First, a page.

Japanese RPGs Aren’t Dead: 3 Solid Games Released In The Last Year
As our friend the Angry Video Game Nerd starts every episode off with – I’m gonna take you back to the past. No, we aren’t going to play some… well you know. Instead, we are going to talk about a time when the Japanese RPG was the way most gamers experienced the genre. Lately, things seem to have grown a little stagnant in the Japanese game playing scene, and as such, the genre is not nearly as represented as it was in the day when the next Final Fantasy was all anyone could talk about.
However, the genre is far from dead. In fact, in just the last 12 months there were three really solid games released. Well, there was more, but like any genre, not all games released are worth playing. If you are a fan of the genre and you feel like it’s getting lost in a sea of first-person shooters and MOBAs, you really should check these games out and remember why you loved it so much in the first place.
Bravely Default (3DS)
Whether you feel a love for Final Fantasy 13: Lightning Returns or not, this game proves that Square Enix still has some magic left up its sleeve, even if it seems locked into milking Lightning for all she’s worth. With Bravely Default, Square and Silicon Studio has built a very interesting combat system that is literally baked right into the name of the game. Players either brave or default on every turn. Braving attacks right away, defaulting banks action points with the hope of performing a better action later. It adds a great deal of strategy and excitement to the game, and while it doesn’t rewrite turn-based combat, it is a notable change, and one that is worth commending.
What really sets Bravely Default apart is the way it actually lets you bypass some of the most annoying aspects of the genre. Too many random encounters cramping your style? Turn them down so they don’t occur as often. It’s little tweaks like this that allow the game to stay true to the JRPG genre while making it far more playable for people who find some of the tropes to be a little too annoying to be fun.
Shin Megami Tensei IV (3DS)
Notice a trend here? Another fantastic JRPG available on Nintendo’s portable console. It seems to have become the haven for turn-based games, which is great, because portability is well suited to jumping in, grinding through a few battles, and moving on with your day. I’ve made it no secret that I am a massive fan of Persona IV Golden on Vita , another fantastic portable RPG, but the Persona series is not the only game in the Shin Megami Tensei series. In fact, there have been over 25 games released with that branding attached, so in spite of having a IV at the end of the name, this is not even close to the fourth game.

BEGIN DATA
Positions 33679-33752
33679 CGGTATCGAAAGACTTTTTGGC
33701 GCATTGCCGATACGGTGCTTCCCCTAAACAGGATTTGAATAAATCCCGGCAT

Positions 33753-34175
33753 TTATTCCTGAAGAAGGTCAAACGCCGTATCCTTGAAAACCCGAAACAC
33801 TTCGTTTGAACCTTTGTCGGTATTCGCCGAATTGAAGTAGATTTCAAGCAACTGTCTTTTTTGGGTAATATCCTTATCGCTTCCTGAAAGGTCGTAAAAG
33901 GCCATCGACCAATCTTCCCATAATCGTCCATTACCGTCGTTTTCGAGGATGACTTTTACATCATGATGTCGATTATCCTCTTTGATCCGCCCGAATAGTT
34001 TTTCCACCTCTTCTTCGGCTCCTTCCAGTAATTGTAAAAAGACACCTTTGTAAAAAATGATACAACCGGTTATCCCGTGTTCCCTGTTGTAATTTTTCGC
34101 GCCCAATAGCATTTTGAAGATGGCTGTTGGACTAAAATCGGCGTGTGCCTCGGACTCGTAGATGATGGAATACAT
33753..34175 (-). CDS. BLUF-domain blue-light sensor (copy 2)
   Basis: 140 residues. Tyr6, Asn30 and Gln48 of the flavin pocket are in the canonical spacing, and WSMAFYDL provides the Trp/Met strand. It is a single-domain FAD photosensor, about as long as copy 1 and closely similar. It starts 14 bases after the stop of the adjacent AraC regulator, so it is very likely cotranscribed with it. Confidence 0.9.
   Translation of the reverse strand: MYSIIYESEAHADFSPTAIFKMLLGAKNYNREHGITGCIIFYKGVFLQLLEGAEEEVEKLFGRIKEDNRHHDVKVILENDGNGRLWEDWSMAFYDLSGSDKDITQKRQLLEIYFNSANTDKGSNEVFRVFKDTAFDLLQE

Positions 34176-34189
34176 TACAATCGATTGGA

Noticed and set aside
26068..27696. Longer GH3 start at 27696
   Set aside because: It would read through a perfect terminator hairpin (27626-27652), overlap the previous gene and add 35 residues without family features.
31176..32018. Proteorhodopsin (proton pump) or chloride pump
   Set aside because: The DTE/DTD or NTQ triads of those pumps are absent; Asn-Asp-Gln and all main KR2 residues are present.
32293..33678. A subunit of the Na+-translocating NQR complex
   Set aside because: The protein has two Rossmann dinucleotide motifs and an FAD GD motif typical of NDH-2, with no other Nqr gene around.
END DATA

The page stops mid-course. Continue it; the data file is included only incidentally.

While this game might lack some of the incredible character development that is a staple of the Persona series, it makes up for it with a fantastic battle system and a really interesting demon fusing mechanic that creates all kinds of possibilities for the way a particular fight can play out. Like most games in the Shin Megami Tensei series, it’s quite long, so as far as a value perspective is concerned, you are getting some serious bang for your buck.
Ni No Kuni (PS3, 3DS)
Okay, it’s time to move out of the portable game space and move into home consoles. Well, not fully, because Ni No Kuni is actually available on both the PS3 and the 3DS. Both versions of the game are quite good, but they are also very different in the way they play. This is a good thing, as it’s not just an adapted version brought to the handheld, but rather it actually uses the control methods offer by the DS in a way that changes up the game. While not the best game you will ever play, it’s still a very solid entry from Level-5 and Studio Ghibli. It features a Metacritic rating of 85/100, which is obviously rather positive.
Like Persona and Pokemon, you actually use familiars, which are collected and used to fight the battle for the player character. Each one levels up independently, which gives you some awesome ways to expand upon the fun of the fantastic battle system. After all, it’s the collection aspect is what keeps players coming back to Pokemon, even though the formula of the game is pushing 20 years old . Seriously, if you’re looking for an absolutely gorgeous JRPG to play on your PS3, or even if you prefer the portable version, you cannot go wrong with Ni No Kuni.
Now Go Play!
Now that you have some games on your radar, go ahead and pull out that 3Ds (or 2DS, which we just so happen to have reviewed ) or your PlayStation 3 and get to JRPGing it up.
So now we turn to you. What are some of your favorite recent Japanese role-playing games. Or, if you’re more in the mood to reminisce about the games of the old days, what classic RPGs did you adore?